The district court judge refused to submit to the jury the claims of pressure intended to cause mining firms other than Grundy to cease doing business with Gibbs, finding these claims unsupported by the evidence. The jury's verdict was that the UMW had violated both § 303 and state law. Gibbs was awarded $60,000 as damages under the employment contract and $14,500 under the haulage contract; he was also awarded $100,000 punitive damages. On motion, the trial court set aside the award of damages with respect to the haulage contract on the ground that the damages were unproved. It also held that union pressure on Grundy to discharge Gibbs as supervisor would constitute only a primary dispute with Grundy, as Gibbs' employer, and hence was not cognizable as a claim under 303. Interference with the employment relationship was cognizable as a state law claim, however, and a remitted award was sustained on that claim. The United States Court of Appeals for the Sixth Circuit affirmed the district court's decision.
Justice Brennan first held that Gibbs' state law claims were not preempted by federal law, and then moved on to the central issue in the case: whether the district court acted properly in exercising jurisdiction over both the state law and federal law claims. He wrote that the Federal Rules of Civil Procedure encouraged the joinder of claims, parties, and remedies to the broadest extent possible, in keeping with the principles of judicial economy and fairness to the parties. However, he noted that pendent jurisdiction, while it can exist whenever there is a federal question under Article III, § 2 of the Constitution, is a matter of discretion for the district court, not a matter of right for the plaintiff. Here, Brennan established the test for pendent jurisdiction known as the "common nucleus of operative fact": the claims must derive from the same situation, such that a plaintiff would ordinarily expect to try them all in one judicial proceeding.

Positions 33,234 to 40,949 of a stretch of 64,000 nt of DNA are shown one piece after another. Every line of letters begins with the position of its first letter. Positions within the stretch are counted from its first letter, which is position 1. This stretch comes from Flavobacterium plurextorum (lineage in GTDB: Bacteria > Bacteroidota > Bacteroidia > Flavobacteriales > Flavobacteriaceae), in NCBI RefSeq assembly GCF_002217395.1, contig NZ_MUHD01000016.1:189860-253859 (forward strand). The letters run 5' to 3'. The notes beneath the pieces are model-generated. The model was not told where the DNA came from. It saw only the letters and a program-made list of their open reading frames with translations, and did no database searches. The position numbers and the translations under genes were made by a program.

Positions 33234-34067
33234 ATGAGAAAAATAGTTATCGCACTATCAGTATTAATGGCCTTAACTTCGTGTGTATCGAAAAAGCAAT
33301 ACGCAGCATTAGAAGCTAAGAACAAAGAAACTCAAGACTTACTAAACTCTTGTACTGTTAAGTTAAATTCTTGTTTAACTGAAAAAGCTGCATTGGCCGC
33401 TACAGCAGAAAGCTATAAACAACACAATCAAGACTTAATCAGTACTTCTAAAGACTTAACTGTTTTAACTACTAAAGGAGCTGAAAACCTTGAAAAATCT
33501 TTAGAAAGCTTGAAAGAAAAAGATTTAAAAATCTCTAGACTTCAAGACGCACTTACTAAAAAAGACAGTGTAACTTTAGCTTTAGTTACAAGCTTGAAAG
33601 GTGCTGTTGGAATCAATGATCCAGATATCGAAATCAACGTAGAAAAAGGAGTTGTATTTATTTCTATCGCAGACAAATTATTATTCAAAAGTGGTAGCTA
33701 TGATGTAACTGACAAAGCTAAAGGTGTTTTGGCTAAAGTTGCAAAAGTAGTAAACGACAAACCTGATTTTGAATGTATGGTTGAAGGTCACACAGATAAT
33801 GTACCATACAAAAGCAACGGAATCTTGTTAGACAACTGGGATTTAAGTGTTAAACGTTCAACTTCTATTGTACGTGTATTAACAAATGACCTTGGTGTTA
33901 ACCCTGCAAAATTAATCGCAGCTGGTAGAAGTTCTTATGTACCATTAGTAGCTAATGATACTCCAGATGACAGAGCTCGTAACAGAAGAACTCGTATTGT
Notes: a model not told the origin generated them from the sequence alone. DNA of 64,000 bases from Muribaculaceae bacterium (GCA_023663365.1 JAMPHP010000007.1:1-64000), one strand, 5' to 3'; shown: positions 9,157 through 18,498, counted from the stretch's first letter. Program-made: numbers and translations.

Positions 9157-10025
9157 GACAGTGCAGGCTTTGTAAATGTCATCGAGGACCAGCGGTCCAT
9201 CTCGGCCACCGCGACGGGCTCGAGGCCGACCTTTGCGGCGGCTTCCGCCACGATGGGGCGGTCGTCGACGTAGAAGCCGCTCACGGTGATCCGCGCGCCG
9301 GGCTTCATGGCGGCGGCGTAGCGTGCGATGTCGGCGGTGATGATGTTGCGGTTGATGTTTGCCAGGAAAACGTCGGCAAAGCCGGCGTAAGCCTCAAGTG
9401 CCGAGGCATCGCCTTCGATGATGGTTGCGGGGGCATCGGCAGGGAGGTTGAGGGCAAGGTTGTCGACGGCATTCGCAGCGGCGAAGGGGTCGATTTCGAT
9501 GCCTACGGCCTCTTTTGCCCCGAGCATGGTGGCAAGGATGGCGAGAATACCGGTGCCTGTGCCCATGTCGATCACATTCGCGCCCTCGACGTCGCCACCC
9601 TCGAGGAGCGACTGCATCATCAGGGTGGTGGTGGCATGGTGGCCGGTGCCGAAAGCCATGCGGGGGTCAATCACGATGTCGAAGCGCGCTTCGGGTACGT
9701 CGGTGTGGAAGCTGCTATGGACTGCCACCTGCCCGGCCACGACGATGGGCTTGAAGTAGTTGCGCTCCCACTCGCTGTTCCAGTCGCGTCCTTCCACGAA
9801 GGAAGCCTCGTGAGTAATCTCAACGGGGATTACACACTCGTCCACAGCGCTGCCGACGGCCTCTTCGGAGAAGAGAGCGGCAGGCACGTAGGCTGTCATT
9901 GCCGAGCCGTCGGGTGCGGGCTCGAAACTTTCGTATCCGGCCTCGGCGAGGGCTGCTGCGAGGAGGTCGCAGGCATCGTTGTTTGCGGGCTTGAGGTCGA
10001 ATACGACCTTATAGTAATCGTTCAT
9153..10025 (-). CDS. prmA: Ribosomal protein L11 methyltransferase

Brennan listed some situations where pendent jurisdiction would be inappropriate. If the plaintiff's federal law claims are dismissed before trial, the state law claims should be as well; likewise, if the state law claims predominate in the plaintiff's complaint, the district court may dismiss the state law claims without prejudice for a state court to hear. Also, Brennan explained that in some cases, the likelihood of jury confusion in dealing with separate legal theories of relief could militate in favor of separate trials for the state and federal claims. Brennan concluded that even though the jury ruled against plaintiff on his federal claim, the preemption issue created a particularly good reason for exercising pendent jurisdiction in this case.
Brennan also held that the district court improperly instructed the jury on the conspiracy count, because the damages plaintiff was claiming must be proximately caused by violence or threats thereof, and that plaintiff had not shown "clear proof" that the UMW's management had endorsed violence as a means of settling the dispute (as required under the Norris-LaGuardia Act).
Justice Harlan wrote a brief concurrence, in which he agreed with Brennan's discussion of pendent jurisdiction, but disagreed with his interpretation of the standard of proof required for a claim under the Norris-LaGuardia Act.